More recently, Anna Kwiczala of NAG has written an article demonstrating how to use them in the free, open source MATLAB-like package, Octave. Head over there to check it out.

Let me know if you are a user of the NAG library as I’d quite like to swap notes.

One of the things I love most about blogging is the interaction with readers via the comments section. Put simply you guys know your onions and although I (hopefully) have something useful and/or interesting to tell you, there is a heck of a lot of stuff that you could tell me.

In the comments section of one of my recent posts, Sander Huisman, did exactly that when he suggested that I shouldn’t always use Table in Mathematica when generating lists. This was news to me – I thought that Table was the accepted and possibly the fastest way to do it in Mathematica but it seems not. Here is a concrete example as provided by Sander.

AbsoluteTiming[Table[PrimeQ[i], {i, 0, 10000000}];] AbsoluteTiming[PrimeQ /@ Range[0, 10000000];]

Both of these Mathematica expressions test each of the first 10000000 integers (including 0) to see if they are prime and what you end up with is a list of Booleans – {False, False, True, True, False, True, False, True, False, False} and so on. The difference is that the first expression is noticeably slower than the second.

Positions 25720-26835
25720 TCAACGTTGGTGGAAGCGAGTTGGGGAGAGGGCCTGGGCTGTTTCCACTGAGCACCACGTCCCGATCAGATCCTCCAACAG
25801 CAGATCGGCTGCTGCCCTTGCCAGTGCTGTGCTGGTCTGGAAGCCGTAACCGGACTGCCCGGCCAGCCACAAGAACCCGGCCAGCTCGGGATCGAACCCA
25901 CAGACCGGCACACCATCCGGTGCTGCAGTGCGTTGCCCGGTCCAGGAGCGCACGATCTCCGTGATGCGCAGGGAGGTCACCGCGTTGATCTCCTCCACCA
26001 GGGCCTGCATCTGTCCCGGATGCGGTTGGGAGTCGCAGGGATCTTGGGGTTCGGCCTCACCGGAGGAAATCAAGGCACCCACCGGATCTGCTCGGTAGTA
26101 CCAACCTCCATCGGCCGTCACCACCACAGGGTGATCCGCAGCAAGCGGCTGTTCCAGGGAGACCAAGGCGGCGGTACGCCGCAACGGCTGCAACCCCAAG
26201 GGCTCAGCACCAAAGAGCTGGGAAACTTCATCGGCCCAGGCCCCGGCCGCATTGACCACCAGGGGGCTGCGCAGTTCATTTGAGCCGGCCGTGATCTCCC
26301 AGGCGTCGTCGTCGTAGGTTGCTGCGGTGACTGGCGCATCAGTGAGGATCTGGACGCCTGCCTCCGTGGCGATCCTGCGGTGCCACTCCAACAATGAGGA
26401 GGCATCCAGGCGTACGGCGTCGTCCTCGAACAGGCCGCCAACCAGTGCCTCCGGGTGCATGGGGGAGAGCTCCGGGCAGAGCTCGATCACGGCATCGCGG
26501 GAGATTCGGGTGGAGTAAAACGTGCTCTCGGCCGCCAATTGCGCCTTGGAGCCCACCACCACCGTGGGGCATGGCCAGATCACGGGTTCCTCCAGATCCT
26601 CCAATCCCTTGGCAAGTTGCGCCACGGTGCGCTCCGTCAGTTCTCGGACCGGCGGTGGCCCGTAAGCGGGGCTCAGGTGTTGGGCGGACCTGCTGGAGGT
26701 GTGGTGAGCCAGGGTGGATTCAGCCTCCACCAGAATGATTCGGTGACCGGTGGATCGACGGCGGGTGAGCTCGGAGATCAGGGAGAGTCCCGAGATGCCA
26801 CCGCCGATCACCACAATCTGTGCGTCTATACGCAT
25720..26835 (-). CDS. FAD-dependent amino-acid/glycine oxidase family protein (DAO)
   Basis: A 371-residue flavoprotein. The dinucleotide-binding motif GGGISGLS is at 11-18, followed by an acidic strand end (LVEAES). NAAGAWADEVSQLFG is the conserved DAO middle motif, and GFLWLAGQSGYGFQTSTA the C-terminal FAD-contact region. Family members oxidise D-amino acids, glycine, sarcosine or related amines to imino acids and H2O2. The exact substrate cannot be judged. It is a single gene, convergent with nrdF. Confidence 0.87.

If, like me, you struggle to remember what the punctuation operators (/. /@ etc) actually do in Mathematica then know that **foo /@ bar** is equivalent to **Map[foo,bar]** where **foo **is a funbction and **bar** is a list.

On one of my test machines, the first expression evaluated in 10.012 seconds on average whereas the second evaluated in 8.28 seconds on average (both averages are over 100 runs).

So Map is faster than Table right?

Maybe, maybe not. Try the following examples (again provided by Sander) where we generate a list of i+2 for i between 1 and 10^7.

AbsoluteTiming[ Table[i + 2, {i, 10^7}];] AbsoluteTiming[# + 2 & /@ Range[10^7];]

For this calculation Table did it in 0.66 seconds and /@ (or Map) did it in 0.96 seconds (both averaged over 100 runs). As Sander says** ‘Sometimes it is worth looking in to the way you make a list!’.**

Comments welcomed.

Maplesoft, developers of the popular computer algebra system – Maple, have been bought by Cybernet Systems Co., Ltd., a Tokyo-based major Japanese importer/distributor of CAE (computer aided engineering) software. More details here.

I just hope that this turns out to be a good thing. I like Maple and I don’t want it messed up!

I often get sent a piece of code written in something like MATLAB or Mathematica and get asked ‘**how can I make this faster?**‘. I have no doubt that some of you are thinking that the correct answer is something like ‘**completely rewrite it in Fortran or C**‘ and if you are then I can only assume that you have never been face to face with a harassed, sleep-deprived researcher who has been sleeping in the lab for 7 days straight in order to get some results prepared for an upcoming conference.